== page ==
News Corp. (NWS) failed to settle an antitrust lawsuit on Monday over its domination of supermarket advertising, which fits right in with owner Rupert Murdoch's historic record of delaying legal action as much as possible, no matter how hopeless the situation looks. Call it "Hail Mary" lawyering.
The failure sets the stage for a third trial, this time against tiny Insignia Systems (ISIG), in an area where News has already lost $530 million to its adversaries. In those three cases, a trio of grocery-coupon ad agencies claim that News uses restrictive contracts and predatory pricing to maintain an illegal monopoly on coupons and in-store advertising for food and household goods. The market may seem obscure one, but it's obscenely lucrative: News' legal losses in its coupon division roughly equal its profits from the movie Avatar.)On paper, it would appear there's no way News can win. Its News America Marketing division settled with one agency, Floorgraphics Inc., after three days of trial testimony for just under $30 million. It then lost a $300 million jury verdict against a second rival, Valassis (VCI), and days before a second trial against the same company it settled the whole thing for $500 million. News now goes to trial against Insignia, which has the benefit of all the evidence produced against News in the Valassis and FGI cases.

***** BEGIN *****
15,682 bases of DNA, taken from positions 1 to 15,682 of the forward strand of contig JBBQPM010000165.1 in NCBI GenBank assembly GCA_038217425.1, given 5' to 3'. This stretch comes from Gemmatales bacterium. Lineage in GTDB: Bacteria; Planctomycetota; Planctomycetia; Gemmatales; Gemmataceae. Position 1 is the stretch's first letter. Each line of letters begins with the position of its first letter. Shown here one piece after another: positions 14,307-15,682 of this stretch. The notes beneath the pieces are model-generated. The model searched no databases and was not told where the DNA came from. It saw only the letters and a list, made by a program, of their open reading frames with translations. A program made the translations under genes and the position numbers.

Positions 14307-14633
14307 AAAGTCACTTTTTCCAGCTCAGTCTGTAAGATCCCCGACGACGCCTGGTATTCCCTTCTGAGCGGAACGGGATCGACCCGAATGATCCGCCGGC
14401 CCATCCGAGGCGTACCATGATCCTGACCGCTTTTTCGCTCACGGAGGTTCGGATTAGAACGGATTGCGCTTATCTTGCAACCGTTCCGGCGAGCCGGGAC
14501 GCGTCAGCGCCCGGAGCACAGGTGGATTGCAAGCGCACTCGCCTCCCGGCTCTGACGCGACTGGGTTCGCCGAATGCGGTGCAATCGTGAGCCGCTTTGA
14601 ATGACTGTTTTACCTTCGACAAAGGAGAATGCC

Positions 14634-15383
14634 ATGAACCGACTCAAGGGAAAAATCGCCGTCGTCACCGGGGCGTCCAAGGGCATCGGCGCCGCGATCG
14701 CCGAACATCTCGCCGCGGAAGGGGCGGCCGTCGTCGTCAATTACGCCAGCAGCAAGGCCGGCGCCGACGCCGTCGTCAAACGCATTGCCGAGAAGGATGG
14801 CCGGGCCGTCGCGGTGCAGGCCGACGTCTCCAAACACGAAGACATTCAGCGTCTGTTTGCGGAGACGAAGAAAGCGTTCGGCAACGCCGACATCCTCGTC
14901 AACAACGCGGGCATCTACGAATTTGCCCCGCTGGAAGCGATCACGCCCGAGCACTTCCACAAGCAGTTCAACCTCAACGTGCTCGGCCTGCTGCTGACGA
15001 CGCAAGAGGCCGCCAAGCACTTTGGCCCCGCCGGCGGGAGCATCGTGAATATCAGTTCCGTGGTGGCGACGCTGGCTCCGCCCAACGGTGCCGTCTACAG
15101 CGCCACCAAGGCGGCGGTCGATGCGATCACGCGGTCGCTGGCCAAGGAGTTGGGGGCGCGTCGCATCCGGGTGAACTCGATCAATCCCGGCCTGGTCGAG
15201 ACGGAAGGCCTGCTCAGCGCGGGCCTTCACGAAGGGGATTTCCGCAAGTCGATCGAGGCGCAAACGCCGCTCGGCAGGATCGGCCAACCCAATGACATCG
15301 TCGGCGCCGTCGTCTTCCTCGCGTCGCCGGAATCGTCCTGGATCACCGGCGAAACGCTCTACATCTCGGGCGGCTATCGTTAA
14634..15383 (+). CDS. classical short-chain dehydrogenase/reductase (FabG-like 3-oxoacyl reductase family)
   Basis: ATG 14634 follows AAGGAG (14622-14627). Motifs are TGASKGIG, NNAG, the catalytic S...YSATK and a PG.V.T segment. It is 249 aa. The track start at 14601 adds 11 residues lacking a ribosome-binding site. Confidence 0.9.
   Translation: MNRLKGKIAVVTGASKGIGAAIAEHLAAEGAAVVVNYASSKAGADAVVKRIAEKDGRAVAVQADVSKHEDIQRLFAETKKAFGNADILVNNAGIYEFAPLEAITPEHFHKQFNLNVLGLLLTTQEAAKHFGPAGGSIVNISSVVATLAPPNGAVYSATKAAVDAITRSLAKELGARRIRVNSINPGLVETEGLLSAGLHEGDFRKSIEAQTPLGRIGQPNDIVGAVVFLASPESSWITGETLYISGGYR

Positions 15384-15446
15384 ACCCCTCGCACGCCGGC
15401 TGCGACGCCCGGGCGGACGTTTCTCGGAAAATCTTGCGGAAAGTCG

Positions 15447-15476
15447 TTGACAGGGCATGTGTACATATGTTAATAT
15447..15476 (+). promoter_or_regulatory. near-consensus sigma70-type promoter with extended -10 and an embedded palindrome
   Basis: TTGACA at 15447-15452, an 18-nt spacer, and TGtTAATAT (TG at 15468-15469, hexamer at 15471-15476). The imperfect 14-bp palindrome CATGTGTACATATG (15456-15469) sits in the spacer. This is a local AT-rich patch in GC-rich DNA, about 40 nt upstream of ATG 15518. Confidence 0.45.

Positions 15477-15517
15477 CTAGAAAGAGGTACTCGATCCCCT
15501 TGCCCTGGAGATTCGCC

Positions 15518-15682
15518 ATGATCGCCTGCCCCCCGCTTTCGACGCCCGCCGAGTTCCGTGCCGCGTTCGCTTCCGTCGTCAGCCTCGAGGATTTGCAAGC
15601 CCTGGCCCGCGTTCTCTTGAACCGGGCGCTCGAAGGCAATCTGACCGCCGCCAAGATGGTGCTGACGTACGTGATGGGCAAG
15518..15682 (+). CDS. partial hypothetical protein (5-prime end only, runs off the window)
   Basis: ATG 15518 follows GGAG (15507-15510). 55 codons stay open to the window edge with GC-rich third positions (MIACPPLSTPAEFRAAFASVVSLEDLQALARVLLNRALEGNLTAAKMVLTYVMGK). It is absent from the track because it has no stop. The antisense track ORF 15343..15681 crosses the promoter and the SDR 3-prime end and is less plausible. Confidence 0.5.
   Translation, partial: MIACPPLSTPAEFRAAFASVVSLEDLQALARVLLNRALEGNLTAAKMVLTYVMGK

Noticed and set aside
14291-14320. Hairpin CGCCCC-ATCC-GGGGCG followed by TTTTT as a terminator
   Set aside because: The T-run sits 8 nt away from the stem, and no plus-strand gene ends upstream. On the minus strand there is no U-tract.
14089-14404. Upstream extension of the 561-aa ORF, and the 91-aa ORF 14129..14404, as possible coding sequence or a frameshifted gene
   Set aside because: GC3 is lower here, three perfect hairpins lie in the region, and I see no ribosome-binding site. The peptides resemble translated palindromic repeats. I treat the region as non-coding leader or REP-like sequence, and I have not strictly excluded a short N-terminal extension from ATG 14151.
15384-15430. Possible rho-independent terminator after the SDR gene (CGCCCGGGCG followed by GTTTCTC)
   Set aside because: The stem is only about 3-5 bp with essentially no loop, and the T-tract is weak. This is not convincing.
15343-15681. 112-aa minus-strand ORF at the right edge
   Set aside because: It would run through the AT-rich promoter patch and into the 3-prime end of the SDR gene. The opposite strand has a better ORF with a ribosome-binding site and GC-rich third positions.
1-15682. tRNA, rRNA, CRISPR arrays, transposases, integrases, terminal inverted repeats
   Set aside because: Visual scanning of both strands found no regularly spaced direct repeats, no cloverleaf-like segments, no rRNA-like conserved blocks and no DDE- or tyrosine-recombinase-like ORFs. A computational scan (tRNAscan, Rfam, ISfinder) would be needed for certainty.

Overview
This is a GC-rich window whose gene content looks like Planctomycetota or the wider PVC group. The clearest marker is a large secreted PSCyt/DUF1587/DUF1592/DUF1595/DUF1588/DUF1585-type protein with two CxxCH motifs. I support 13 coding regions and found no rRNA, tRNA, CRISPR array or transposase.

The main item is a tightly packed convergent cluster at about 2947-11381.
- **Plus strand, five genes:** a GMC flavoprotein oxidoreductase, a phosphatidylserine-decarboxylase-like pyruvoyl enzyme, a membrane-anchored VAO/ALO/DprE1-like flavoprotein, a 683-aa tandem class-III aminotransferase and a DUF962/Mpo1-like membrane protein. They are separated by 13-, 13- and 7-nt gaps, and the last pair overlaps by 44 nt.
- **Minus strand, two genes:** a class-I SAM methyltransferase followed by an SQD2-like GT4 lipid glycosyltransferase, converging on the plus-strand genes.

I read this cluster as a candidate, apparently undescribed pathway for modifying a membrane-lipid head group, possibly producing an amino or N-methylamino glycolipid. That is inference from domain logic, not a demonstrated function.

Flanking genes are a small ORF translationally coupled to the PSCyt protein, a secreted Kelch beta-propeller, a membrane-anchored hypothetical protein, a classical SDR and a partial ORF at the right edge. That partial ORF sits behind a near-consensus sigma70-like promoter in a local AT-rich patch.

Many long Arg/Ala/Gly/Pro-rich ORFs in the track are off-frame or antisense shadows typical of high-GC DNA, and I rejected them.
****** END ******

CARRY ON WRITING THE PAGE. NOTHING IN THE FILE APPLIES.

Does this mean News assumes that this time it will beat the odds -- and history -- to snatch a victory? No. News appears to be literally hoping to stave off the inevitable for as long as possible, apparently in the belief that money you haven't actually paid is money you may never pay. There's a pattern here: Before the settlement talks, News' lawyers suddenly claimed that after years of preparation they were unready for trial. One of News' legal firms even resigned from the case, throwing another wrench in the works. News settled with Valassis only after a grueling month-long trial in Michigan state court and just days before a federal trial. And News' settlement with FGI occurred after the trial had already begun but before it got the the jury.
In other words, this is a company whose legal philosophy is, "Hey, you never know what might happen. We'll deal with it tomorrow."
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